Other state reps jumped the fence in the 1980s, going from the donkey pen to the elephant yard: Charlie Evans of Fort Worth after the 1987 legislative session, Anita Hill of Garland after the 1981 session, Ray Keller of Duncanville after the 1981 session, and George Pierce of San Antonio after the 1981 session. The late Ric Williamson switched from the Democrats to the Republicans after the 1995 session.

The Legislature remained in Democratic control until the late 1990s, when Republicans began making inroads and Democrats started regularly losing statewide elections.

Warren Chisum of Pampa switched parties after the 1997 session, but stuck with House Speaker Pete Laney, a Democrat and fellow resident of the Panhandle, until Tom Craddick became speaker in 2003.

Kirk England of Grand Prairie jumped from the Republicans to the Democrats after one session in the Legislature, saying he felt Craddick and the Republicans were forcing him to vote the party line even when going the other way would be better for his district.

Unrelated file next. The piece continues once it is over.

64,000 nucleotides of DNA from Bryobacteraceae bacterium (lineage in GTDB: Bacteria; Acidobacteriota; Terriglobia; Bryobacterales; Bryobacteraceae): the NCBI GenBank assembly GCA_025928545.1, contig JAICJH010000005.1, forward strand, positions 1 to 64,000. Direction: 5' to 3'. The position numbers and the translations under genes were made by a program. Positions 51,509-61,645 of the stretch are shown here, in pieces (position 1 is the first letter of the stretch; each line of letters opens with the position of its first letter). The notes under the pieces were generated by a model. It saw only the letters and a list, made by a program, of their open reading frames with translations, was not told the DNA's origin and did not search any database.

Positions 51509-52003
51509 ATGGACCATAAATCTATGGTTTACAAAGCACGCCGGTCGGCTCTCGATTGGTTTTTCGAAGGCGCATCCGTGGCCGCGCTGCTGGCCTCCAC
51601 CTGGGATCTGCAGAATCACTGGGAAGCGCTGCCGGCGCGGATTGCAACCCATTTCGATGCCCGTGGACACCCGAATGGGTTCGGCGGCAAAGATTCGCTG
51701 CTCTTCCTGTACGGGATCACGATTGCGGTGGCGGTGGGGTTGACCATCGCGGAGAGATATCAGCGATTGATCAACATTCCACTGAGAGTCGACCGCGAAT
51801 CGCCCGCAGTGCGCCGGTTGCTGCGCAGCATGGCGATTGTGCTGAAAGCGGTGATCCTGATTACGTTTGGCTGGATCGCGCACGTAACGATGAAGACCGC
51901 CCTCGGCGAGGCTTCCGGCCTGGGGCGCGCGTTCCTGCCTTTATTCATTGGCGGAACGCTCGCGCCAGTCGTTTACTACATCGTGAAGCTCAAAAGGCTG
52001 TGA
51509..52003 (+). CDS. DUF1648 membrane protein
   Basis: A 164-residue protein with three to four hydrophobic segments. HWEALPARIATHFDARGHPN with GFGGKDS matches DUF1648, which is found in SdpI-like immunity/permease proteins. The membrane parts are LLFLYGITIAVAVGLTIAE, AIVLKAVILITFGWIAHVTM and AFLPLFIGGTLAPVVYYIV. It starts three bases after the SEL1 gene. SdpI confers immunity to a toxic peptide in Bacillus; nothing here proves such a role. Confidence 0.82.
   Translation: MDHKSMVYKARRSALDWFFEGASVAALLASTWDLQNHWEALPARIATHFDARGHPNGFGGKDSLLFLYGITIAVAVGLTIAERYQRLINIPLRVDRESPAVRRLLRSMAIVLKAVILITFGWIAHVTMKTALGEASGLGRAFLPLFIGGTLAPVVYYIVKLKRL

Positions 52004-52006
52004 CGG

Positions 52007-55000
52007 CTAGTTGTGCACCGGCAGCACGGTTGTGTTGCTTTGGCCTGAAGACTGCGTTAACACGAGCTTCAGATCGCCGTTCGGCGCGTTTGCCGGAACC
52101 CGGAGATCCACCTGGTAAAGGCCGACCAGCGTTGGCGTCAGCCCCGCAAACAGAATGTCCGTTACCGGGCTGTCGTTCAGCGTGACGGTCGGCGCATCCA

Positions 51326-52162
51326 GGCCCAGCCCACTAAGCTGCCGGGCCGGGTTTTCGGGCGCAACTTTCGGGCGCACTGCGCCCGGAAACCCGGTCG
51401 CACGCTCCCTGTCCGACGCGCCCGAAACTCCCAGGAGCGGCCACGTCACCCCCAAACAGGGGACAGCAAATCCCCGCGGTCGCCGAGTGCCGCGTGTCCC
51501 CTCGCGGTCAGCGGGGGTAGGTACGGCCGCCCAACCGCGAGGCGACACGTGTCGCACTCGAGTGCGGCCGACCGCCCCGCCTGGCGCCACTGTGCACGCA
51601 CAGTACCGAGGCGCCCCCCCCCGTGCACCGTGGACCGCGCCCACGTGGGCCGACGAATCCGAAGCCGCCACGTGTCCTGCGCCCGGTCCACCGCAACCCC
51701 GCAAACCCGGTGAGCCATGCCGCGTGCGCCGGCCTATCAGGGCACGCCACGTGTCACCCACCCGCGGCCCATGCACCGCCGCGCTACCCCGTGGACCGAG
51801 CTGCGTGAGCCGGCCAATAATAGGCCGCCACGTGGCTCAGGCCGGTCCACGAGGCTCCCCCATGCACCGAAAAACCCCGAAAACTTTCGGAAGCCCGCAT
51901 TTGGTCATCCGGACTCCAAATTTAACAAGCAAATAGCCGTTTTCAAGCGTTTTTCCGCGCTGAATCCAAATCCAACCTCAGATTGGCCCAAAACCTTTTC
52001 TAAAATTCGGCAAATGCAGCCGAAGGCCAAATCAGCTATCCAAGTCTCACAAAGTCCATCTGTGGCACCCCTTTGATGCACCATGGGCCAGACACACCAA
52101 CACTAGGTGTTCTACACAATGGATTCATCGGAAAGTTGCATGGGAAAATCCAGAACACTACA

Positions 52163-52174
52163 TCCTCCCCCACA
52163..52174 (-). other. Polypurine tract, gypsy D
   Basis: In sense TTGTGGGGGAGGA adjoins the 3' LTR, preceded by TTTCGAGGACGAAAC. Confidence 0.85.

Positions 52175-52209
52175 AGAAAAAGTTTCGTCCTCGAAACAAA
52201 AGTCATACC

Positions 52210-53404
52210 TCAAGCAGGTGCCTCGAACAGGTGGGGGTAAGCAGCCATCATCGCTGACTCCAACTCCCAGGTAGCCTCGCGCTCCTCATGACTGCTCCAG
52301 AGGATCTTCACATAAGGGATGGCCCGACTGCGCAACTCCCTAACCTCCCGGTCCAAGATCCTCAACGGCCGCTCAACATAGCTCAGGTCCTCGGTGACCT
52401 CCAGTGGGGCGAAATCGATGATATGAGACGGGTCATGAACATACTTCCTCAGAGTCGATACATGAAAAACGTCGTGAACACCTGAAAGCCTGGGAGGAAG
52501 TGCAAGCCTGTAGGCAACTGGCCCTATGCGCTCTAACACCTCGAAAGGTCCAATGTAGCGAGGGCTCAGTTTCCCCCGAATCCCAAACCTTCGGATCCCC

Todd Hunter of Corpus Christi served four terms as a Democrat, quit after the 1997 session to go home, practice law, and raise kids. He returned last year, after running as a Republican in 2008.

Delwin Jones of Lubbock served four terms in the 1960s and 1970s before losing a Democratic primary to Laney. He sat out for 16 years and ran — as a Republican this time — in 1989. He's still in the Legislature, and is seeking another term next year.

U.S. Rep. Ralph Hall switched parties in 2004, after redistricting changed the composition of his already conservative district. He'd been a candidate for years, with one of the most conservative voting records of any congressional Democrat. Hall took a long time, though; he was first elected to office, as a Democrat, in 1950, when he became Rockwall County Judge.